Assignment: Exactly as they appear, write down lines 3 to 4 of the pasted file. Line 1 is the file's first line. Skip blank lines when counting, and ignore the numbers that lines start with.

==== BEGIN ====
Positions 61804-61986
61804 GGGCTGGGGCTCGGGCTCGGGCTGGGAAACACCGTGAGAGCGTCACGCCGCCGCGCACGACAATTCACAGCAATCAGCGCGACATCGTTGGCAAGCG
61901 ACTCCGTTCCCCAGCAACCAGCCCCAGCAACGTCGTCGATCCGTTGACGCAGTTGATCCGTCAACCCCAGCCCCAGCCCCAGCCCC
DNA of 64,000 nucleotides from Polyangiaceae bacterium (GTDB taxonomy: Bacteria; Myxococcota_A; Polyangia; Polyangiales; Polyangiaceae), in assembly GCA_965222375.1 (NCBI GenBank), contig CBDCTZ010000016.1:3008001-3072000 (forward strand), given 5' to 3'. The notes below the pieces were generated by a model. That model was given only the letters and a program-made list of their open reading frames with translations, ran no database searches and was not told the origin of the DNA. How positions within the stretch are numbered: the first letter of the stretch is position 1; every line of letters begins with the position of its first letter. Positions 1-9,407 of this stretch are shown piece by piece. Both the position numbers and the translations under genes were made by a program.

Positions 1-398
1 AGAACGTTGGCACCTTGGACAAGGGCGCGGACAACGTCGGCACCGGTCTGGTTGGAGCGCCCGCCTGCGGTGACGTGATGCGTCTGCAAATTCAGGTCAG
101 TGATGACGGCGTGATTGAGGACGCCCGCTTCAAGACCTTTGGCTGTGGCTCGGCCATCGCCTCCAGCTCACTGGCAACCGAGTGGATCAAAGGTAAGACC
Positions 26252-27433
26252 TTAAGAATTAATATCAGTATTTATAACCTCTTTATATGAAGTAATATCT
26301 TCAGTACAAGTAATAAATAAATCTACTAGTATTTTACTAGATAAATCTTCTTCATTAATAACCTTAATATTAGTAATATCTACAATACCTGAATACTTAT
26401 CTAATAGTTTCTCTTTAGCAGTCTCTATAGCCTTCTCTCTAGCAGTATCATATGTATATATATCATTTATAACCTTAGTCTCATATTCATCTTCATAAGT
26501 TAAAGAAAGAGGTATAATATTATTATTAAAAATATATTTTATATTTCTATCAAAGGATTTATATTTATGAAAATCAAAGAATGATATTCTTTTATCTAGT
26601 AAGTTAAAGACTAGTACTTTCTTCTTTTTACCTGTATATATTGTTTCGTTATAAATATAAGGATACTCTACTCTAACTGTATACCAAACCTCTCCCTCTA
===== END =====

61901 ACTCCGTTCCCCAGCAACCAGCCCCAGCAACGTCGTCGATCCGTTGACGCAGTTGATCCGTCAACCCCAGCCCCAGCCCCAGCCCC
DNA of 64,000 nucleotides from Polyangiaceae bacterium (GTDB taxonomy: Bacteria; Myxococcota_A; Polyangia; Polyangiales; Polyangiaceae), in assembly GCA_965222375.1 (NCBI GenBank), contig CBDCTZ010000016.1:3008001-3072000 (forward strand), given 5' to 3'. The notes below the pieces were generated by a model. That model was given only the letters and a program-made list of their open reading frames with translations, ran no database searches and was not told the origin of the DNA. How positions within the stretch are numbered: the first letter of the stretch is position 1; every line of letters begins with the position of its first letter. Positions 1-9,407 of this stretch are shown piece by piece. Both the position numbers and the translations under genes were made by a program.